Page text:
The VA answers that Continental’s first argument is untimely, as it challenges an alleged solicitation impropriety that should have been raised prior to the time set for the submission of offers. With respect to Continental’s alternative argument for award under the clause, the VA contends that it reasonably concluded there was not adequate competition among SDVOSBs to justify an award at that tier.
The VA Clause and the FAR
Continental’s first argument is based on the conflict between the standard for determining adequate competition under the cascade clause in the solicitation, and the FAR’s provisions applicable to SDVOSB set-asides. Under the solicitation, the presence of adequate competition is a necessary condition for award within a given tier. The clause specifies that adequate competition will not be “deemed” to exist unless the agency receives “at least two competitive offers . . . from qualified, responsible business concerns at the tier under consideration.” SFO at 13. In contrast, the FAR provisions applicable to SDVOSB set-asides expressly indicate that “[i]f the [CO] receives only one acceptable offer from [an SDVOSB] concern in response to a set-aside, the [CO] should make an award to that concern.” FAR sect. 19.1405(c).
Continental also argues that this conflict between the SFO and the FAR is so stark that the company reasonably assumed the VA must have received permission to deviate from the requirements of the FAR. Continental states it did not learn that the VA failed to obtain permission to deviate from the FAR until the day it filed its protest, and that it was reasonable to wait until learning that the VA did not have a deviation from the FAR to file this challenge. We disagree.
In our view, the argument Continental now raises--i.e., that the cascade clause in this solicitation is inconsistent with the SDVOSB set-aside scheme in the FAR--involves a matter that was clear from the face of the solicitation. Under the solicitation scheme, award would not be made to an SDVOSB unless offers were received from at least two qualified, responsible SDVOSB offerors; under the FAR’s SDVOSB set-aside scheme, an award “should” be made to an SDVOSB even if there is only one qualified, responsible offeror. Challenges like this, which go to the heart of the underlying ground rules by which a competition is conducted, should be resolved as early as practicable during the solicitation process, but certainly in advance of an award decision, not afterwards. In this regard, our Bid Protest Regulations require that protests of solicitation improprieties which are apparent prior to the time set for the receipt of initial proposals must be filed prior to the time set for receipt of initial proposals. 4 C.F.R. sect. 21.2(a)(2) (2006).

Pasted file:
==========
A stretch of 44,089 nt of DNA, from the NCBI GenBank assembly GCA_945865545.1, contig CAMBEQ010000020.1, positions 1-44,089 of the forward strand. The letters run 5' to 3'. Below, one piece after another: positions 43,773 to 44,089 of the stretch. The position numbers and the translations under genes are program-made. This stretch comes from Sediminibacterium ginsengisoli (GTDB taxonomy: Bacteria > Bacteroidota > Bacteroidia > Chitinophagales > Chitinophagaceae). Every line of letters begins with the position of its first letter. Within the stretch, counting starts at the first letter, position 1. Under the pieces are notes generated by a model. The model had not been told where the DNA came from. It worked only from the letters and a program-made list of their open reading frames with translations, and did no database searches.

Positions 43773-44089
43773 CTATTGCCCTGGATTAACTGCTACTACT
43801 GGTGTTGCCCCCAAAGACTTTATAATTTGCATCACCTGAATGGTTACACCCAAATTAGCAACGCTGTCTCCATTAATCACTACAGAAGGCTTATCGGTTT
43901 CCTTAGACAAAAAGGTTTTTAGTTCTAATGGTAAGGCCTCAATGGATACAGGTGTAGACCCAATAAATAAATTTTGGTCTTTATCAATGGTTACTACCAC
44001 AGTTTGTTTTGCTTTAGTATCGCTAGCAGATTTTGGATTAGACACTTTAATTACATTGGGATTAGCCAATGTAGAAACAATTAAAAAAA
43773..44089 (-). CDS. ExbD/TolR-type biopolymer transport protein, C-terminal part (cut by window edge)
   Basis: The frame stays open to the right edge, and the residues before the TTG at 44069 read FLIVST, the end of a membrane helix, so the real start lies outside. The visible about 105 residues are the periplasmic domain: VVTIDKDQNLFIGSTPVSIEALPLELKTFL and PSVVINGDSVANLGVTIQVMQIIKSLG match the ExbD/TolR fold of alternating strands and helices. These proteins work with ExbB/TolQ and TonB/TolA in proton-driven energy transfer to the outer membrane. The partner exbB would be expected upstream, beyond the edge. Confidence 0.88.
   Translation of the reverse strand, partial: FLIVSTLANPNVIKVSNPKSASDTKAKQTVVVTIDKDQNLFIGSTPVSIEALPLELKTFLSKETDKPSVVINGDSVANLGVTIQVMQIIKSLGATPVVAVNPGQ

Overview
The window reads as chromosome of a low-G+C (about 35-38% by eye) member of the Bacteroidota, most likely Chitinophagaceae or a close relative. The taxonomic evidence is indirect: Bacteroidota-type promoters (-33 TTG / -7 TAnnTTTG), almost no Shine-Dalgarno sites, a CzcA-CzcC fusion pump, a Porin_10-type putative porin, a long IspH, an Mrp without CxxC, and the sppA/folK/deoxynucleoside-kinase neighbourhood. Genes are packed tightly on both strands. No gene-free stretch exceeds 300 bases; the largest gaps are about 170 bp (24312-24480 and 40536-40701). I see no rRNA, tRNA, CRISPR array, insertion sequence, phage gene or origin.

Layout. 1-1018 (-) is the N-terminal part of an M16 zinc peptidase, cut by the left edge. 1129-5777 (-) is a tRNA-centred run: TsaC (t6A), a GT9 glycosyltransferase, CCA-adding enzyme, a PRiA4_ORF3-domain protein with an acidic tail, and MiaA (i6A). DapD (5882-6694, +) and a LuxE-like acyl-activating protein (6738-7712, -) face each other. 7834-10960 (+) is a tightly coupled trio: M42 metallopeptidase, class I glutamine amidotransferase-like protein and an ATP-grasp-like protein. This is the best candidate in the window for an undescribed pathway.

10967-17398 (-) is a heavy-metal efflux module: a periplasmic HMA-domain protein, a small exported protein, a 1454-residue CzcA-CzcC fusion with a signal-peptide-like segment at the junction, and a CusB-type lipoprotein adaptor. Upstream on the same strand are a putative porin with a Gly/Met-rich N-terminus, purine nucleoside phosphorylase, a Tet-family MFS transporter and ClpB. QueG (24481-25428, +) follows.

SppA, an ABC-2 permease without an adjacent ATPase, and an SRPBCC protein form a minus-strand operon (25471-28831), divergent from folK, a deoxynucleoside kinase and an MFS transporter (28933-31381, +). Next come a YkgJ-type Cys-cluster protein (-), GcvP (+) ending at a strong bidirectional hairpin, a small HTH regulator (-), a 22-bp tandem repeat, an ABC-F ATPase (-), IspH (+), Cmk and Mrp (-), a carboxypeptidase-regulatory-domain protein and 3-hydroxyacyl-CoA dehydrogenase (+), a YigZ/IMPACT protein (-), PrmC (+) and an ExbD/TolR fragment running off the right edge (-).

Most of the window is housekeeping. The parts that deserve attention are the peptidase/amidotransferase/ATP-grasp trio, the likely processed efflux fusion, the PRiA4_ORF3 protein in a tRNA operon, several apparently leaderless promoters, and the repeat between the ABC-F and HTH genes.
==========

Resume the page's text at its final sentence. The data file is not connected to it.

We also disagree with the contention that a protester can reasonably assume that an agency must have received permission to deviate from the requirements of the FAR, and thus forgo raising a solicitation challenge. We note first that the protester has provided no cases to support its interpretation of our timeliness rules. In addition, we think allowing offerors to assume that solicitation provisions that appear inconsistent with regulatory requirements must have been included with permission would have an undesirable impact on the procurement system by delaying until some later date the resolution of questions that could clearly be determined before contractor and government resources are expended in pursuing, and awarding contracts. See HMX, Inc., B‑291102, Nov. 4, 2002, 2003 CPD para. 52 at 5-7 (where protester’s interpretation of the requirements of an applicable statute were in direct conflict with the requirements of a solicitation, any challenge to the solicitation had to be filed prior to the closing date for the receipt of proposals, not after award). Finally, we think the assertion that it was reasonable to assume that the agency must have received a deviation from the requirements of the FAR underscores the patent nature of the alleged solicitation defect. This basis of protest is untimely.
Adequate Competition Under the Clause
As set forth above, the VA concluded that it had not received adequate competition from SDVOSB offerors, as required by its cascade clause, to justify an award in that tier. The VA reached this conclusion because the clause stipulated that competitive offers from at least two qualified, responsible business concerns were needed to make award within a given tier. SFO at 13. In the VA’s view, since four of the five SDVOSB offerors submitted proposals that did not offer to comply with the solicitation’s subcontracting limitation, those proposals should not be viewed as competitive offers from qualified, responsible business concerns for the purpose of establishing adequate competition. We agree.